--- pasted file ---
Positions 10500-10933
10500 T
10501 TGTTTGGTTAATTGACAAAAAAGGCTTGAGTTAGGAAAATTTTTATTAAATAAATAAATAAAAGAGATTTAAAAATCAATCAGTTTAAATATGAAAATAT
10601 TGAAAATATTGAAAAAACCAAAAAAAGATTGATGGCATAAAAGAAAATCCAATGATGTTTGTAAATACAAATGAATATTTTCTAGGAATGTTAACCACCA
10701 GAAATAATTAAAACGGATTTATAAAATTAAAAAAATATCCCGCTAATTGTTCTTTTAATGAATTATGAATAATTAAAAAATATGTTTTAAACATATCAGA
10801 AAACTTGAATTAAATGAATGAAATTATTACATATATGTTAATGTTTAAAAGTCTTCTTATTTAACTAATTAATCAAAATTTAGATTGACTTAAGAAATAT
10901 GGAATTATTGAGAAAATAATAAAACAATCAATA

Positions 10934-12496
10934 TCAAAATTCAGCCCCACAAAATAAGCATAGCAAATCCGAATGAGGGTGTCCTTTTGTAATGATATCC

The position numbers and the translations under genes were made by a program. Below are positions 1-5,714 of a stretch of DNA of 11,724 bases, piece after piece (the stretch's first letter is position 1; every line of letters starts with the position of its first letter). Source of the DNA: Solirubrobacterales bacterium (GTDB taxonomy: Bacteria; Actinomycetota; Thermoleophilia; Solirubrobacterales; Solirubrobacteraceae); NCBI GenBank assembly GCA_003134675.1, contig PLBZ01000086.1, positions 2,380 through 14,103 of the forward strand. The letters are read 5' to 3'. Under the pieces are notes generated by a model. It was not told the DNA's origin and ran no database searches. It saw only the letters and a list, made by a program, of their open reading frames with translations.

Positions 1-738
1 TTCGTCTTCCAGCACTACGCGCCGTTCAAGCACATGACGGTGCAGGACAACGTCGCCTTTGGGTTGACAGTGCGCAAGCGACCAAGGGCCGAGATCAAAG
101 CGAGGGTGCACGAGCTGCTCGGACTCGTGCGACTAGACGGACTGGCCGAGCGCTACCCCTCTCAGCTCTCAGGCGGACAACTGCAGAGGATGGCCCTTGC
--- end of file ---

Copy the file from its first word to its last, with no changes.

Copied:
Positions 10500-10933
10500 T
10501 TGTTTGGTTAATTGACAAAAAAGGCTTGAGTTAGGAAAATTTTTATTAAATAAATAAATAAAAGAGATTTAAAAATCAATCAGTTTAAATATGAAAATAT
10601 TGAAAATATTGAAAAAACCAAAAAAAGATTGATGGCATAAAAGAAAATCCAATGATGTTTGTAAATACAAATGAATATTTTCTAGGAATGTTAACCACCA
10701 GAAATAATTAAAACGGATTTATAAAATTAAAAAAATATCCCGCTAATTGTTCTTTTAATGAATTATGAATAATTAAAAAATATGTTTTAAACATATCAGA
10801 AAACTTGAATTAAATGAATGAAATTATTACATATATGTTAATGTTTAAAAGTCTTCTTATTTAACTAATTAATCAAAATTTAGATTGACTTAAGAAATAT
10901 GGAATTATTGAGAAAATAATAAAACAATCAATA

Positions 10934-12496
10934 TCAAAATTCAGCCCCACAAAATAAGCATAGCAAATCCGAATGAGGGTGTCCTTTTGTAATGATATCC

The position numbers and the translations under genes were made by a program. Below are positions 1-5,714 of a stretch of DNA of 11,724 bases, piece after piece (the stretch's first letter is position 1; every line of letters starts with the position of its first letter). Source of the DNA: Solirubrobacterales bacterium (GTDB taxonomy: Bacteria; Actinomycetota; Thermoleophilia; Solirubrobacterales; Solirubrobacteraceae); NCBI GenBank assembly GCA_003134675.1, contig PLBZ01000086.1, positions 2,380 through 14,103 of the forward strand. The letters are read 5' to 3'. Under the pieces are notes generated by a model. It was not told the DNA's origin and ran no database searches. It saw only the letters and a list, made by a program, of their open reading frames with translations.

Positions 1-738
1 TTCGTCTTCCAGCACTACGCGCCGTTCAAGCACATGACGGTGCAGGACAACGTCGCCTTTGGGTTGACAGTGCGCAAGCGACCAAGGGCCGAGATCAAAG
101 CGAGGGTGCACGAGCTGCTCGGACTCGTGCGACTAGACGGACTGGCCGAGCGCTACCCCTCTCAGCTCTCAGGCGGACAACTGCAGAGGATGGCCCTTGC